Today is Wednesday, and it is time for me to write another review in my 100 New Code Films series. While I usually publish my second article of the week in this series on Sunday, each week’s first article can be published on a different day. This is the final week of July, so this is my second to last film review in #CleanMovieMonth2020.
Today’s topic is Julia Misbehaves from 1948. After we watched a film with Greer Garson on Amazon Prime, the streaming service recommended several other Greer Garson films to us, which we added to our watchlist. One of these films was Julia Misbehaves. Described as a screwball comedy, we decided that this film sounded like an enjoyable choice for a lighthearted nighttime movie. We watched this film sometime last week.
A middle-aged but still beautiful actress receives an invitation to her daughter’s wedding. Her affluent husband separated from her when her daughter was only a year old, insisting that the wealthy, cultured household managed by him and his mother was a better environment for her than anything her mother could provide. Now, the young lady is getting married, so her mother wires that she will travel to their home for the wedding. When her husband and mother-in-law receive her telegram, they are surprised and dismay to learn of her coming, so the husband goes to Paris to stop her before she arrives. During the trip there, she meets and befriends a family of acrobats. When the mother, the act’s leading lady, is unable to perform in the show, the charming actress agrees to take her place. Meanwhile, she catches the eye of the oldest son in the troupe. When she finally meets her daughter, she learns that she sent her the invitation. They become fast friends, while the daughter wishes her parents would reunite. Meanwhile, the young man who does odd jobs around the house is deeply in love with the beautiful bride-to-be.
This movie stars Greer Garson, Walter Pidgeon, and Elizabeth Taylor. Supporting actors include Peter Lawford, Cesar Romero, Lucile Watson, Nigel Bruce, and Mary Boland.
This movie was directed by Jack Conway. It was produced by Everett Riskin. The production company was MGM. The screenplay was written by William Ludwig, Harry Ruskin, and Arthur Wimperis. It was based on a novel by Margery Sharp, and the adaptation was by Gina Kaus and Monckton Hoffe.
This is a good Code film. Don’t believe any impressions which the advertising material might give to the contrary; this is a very wholesome film! For some reason, this movie was promoted as being about a fun-loving but slightly “naughty” woman. Even the title makes one conclude that this is the story of a badly-behaved woman. That is hardly accurate. True, Julia (Greer Garson) is a carefree, enthusiastic woman who isn’t afraid to flirt, tease, and even connive if it is necessary to achieve her goals. However, there is nothing indecent or improper about this story. It is a humorous film which anyone can enjoy. Above all, it promotes the importance of familial love and marriage.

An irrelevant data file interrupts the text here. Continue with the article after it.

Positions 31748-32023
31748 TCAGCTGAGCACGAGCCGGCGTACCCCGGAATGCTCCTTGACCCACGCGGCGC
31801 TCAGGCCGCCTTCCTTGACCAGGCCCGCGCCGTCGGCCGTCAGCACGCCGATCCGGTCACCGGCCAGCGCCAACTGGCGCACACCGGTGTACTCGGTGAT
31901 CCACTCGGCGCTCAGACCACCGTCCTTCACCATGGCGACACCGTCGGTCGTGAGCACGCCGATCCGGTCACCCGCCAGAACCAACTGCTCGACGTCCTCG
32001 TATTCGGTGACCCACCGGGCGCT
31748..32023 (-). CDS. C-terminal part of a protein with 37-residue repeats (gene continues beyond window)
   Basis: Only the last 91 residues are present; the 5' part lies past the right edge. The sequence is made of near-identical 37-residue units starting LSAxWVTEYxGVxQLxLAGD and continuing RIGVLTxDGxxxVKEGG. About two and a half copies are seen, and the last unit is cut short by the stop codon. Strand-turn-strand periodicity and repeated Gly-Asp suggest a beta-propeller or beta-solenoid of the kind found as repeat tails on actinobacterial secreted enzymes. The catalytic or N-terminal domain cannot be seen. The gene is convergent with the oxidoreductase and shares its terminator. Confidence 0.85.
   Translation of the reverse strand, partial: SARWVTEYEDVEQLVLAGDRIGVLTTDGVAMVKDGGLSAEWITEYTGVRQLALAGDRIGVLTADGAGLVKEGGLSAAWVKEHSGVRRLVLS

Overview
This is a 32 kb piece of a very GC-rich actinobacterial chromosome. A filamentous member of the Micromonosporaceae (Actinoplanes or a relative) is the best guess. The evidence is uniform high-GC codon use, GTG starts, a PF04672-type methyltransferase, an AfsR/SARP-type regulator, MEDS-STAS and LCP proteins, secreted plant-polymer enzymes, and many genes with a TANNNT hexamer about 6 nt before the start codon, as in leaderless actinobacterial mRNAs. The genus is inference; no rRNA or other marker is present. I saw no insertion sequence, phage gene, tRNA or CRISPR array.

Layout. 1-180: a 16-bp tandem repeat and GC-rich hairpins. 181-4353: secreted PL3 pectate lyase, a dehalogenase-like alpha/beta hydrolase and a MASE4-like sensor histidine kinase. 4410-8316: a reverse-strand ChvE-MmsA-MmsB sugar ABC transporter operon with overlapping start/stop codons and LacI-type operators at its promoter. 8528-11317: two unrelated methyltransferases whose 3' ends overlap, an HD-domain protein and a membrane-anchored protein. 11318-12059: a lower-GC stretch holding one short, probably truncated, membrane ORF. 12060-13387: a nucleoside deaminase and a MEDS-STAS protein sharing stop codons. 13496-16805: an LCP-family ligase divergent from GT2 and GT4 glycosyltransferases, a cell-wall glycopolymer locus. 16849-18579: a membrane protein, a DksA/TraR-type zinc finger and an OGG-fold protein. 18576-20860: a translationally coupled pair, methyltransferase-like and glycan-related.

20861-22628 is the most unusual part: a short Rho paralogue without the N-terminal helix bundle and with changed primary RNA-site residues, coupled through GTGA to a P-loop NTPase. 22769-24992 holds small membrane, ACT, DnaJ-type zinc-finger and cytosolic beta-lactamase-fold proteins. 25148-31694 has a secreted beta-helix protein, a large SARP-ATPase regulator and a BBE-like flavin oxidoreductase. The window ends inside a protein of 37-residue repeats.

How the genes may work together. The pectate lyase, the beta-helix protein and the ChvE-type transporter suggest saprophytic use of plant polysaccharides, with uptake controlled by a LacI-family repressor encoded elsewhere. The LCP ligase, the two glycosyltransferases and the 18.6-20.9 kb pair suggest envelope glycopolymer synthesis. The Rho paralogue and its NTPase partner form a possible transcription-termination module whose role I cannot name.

I really enjoyed this movie. While I wouldn’t call it a screwball comedy, it is hilarious. I don’t think I’ve ever seen Greer Garson be so funny in any other film as she is in this movie. The acrobatic routine she performs is particularly amusing. This film couples her with her famous co-star, Walter Pidgeon. They are a perfect pair, as always. As a husband and wife who have been separated for years, these two actors effectively show us that, although they have some hurt feelings, hard memories, and even bitterness between them, they are still very deeply in love. Elizabeth Taylor is lovely as Julia’s daughter, Susan. When the mother and daughter first meet, they are awkward and strained together. Since Susan was so young when her mother left, they have no memories to share. However, the sad tension dissolves into a loving reunion when Susan reveals that she sent her mother the invitation, wanting to meet her. Peter Lawford adds more complication to the situation as Ritchie Lorgan, the young man who wants to take Susan away from her steady, uninteresting, and unseen fiancé. Cesar Romero provides even more complication as Fred Ghenoccio, the acrobat who wants to marry Julia! There are some very funny as well as very heartwarming scenes in this film. It is another wonderful movie from the American Breen Era.
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